SQL Injection – What it is, how it works & how it can be mitigated

SQL Injection – What it is, how it works & how it can be mitigated

SQL Injection. If You’re decently security-minded, You’ve probably heard of it. But what is it exactly? How does it work and, perhaps most importantly, what we can do to prevent it?

What we do know is that injection is the #1 flaw targeting web applications according to OWASP Top 10. But why exactly is it so prevalent? I’ll try to touch on that in this blog post.

SQL Injection? Never heard of it..

For those of you who haven’t heard of SQL Injection (SQLi) before, here’s a simple explanation:

When You register to a website providing it your email address, your username, and, in most cases, your password, it is stored in a database.

SQL stands for Structured Query Language and is used to communicate with the database which holds that information. The “i” at the end of it stands for injection.

SQL Injection is such an attack where malicious code is placed into an SQL statement. The primary purpose of SQL injection is to extract data from a database.

SQL injection can be divided into several types:

  1. Classic SQL injection
  2. Error-Based SQL injection
  3. Union-Based SQL injection
  4. Blind SQL injection, which can also be divided into two types:
  • Time-Based Blind SQL injection
  • Boolean-Based Blind SQL injection

I am only going to cover classic SQL injection in this article, other types will be covered in the upcoming articles, perhaps.

What is it?

Classic SQL injection is the most common type of SQL injection. It is also the easiest type of SQL injection to exploit.

Consider this:

There’s a website which sells supercars & has a search functionality. You go ahead and search for one.

Fair enough, we get 8 results.

But what if we search for a supercar with an apostrophe () at the end?

We got an error. Not good.

Here’s what happened:

  • When we search, the website runs a query against a database. In this case it is

    SELECT * FROM cars WHERE car LIKE ‘%Ferrari%’;

  • The only thing a user has control of is the input between two wildcard characters (%). When the user searches for a supercar, the input between two wildcards changes according to his search query, for example if we search for a Lamborghini Aventador the query becomes this:

SELECT * FROM cars WHERE car LIKE ‘%Aventador%’;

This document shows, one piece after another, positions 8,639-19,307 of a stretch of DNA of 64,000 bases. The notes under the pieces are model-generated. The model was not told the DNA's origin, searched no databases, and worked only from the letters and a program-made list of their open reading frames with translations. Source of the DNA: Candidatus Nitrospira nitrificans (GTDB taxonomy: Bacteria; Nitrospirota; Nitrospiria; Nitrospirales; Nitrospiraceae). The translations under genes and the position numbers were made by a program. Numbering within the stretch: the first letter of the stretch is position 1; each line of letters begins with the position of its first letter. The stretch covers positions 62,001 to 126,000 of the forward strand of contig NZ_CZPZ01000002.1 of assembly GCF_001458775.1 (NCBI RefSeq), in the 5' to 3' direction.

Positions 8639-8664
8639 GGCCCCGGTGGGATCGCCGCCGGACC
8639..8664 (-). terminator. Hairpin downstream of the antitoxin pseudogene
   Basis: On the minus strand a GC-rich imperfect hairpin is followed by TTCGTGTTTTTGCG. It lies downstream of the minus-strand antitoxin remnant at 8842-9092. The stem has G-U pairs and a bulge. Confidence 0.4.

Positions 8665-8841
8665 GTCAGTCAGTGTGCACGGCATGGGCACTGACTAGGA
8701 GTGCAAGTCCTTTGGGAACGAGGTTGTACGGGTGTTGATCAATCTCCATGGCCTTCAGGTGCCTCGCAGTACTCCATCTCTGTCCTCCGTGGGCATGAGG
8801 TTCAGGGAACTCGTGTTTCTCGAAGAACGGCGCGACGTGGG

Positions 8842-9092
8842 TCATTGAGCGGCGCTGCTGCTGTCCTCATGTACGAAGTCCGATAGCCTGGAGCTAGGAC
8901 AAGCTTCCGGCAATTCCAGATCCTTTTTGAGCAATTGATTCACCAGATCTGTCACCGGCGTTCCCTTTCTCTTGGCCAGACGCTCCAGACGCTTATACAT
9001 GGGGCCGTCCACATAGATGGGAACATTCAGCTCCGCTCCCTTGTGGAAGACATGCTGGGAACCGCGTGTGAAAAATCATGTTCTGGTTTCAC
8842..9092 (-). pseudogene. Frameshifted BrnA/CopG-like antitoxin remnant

But when we add an apostrophe at the end of the string, query becomes:

SELECT * FROM cars WHERE car LIKE ‘%Aventador’%’;

What happened now is that the first wildcard symbol was inside a string while the other was not.

Because the query became malformed, it did not run successfully, and thus, we got an error.

The error tells us that something is up. Lets try changing our input up a bit, now we will search for this:

ferrari’ UNION (SELECT 1,2,3 FROM dual);– %

  • The UNION operator in our query is used to combine one or more SELECT statements.
  • dual” in MySQL is a placeholder table name to select from.

The fact that we can output the results of queries to the screen is really, really bad because that means we’re only a few steps away from extracting all of the data from a database..


SQL injection can be mitigated by either using prepared statements or utilizing input validation.

Instead of mixing the code and data, which is the root cause of SQL injection, prepared statements allows the database to distinguish between them. When using prepared statements, the query and the data are sent to the server separately which eliminates the problem.

  • 1. Preparation – An SQL statement template is sent to the database, where the data is substituted by a parameter:

$db->prepare(“SELECT * FROM cars WHERE model = ?”);

  • 2. After the preparation phase, the data should be sent with the second request which is separated from the query itself, so it cannot do any harm:


Input validation

Another way SQL injection can be mitigated is by using input validation. There are two main types for input validation:

  1. Black-list input validation
  2. White-list input validation

Black-list input validation

Black-list input validation compares the input against known bad values.

For example if the input would be “Ferrari'” and the ‘ would be included in a black-list, the request would be blocked.

Using black-list input validation has its downsides though. Here’s why:

  1. In order to make black-list input validation work, the developer must maintain and constantly update it because otherwise, it would be trivial for an attacker to avoid getting caught by such filters.
  2. Such filters often prevent legitimate input.

White-list input-validation

White-list input validation has a list of allowed values – all other values are blocked. It enables developers to define a very strong validation pattern for validating input.

Goals of input validation

Input validation is performed to ensure only properly formed data is executed. It can significantly reduce the impact of SQL injection if implemented properly.

Proper input validation should enforce correct syntax of fields and the correctness of their values.


Injection flaws such as SQL injection occur when untrusted data is sent to a server as part of a command or query. Although such flaws are pretty easy to get rid of, the consequences of them being exploited can be severe yet the web is still plagued with them. Injection flaws can be mitigated using a couple of methods – the most widely used one is prepared statements.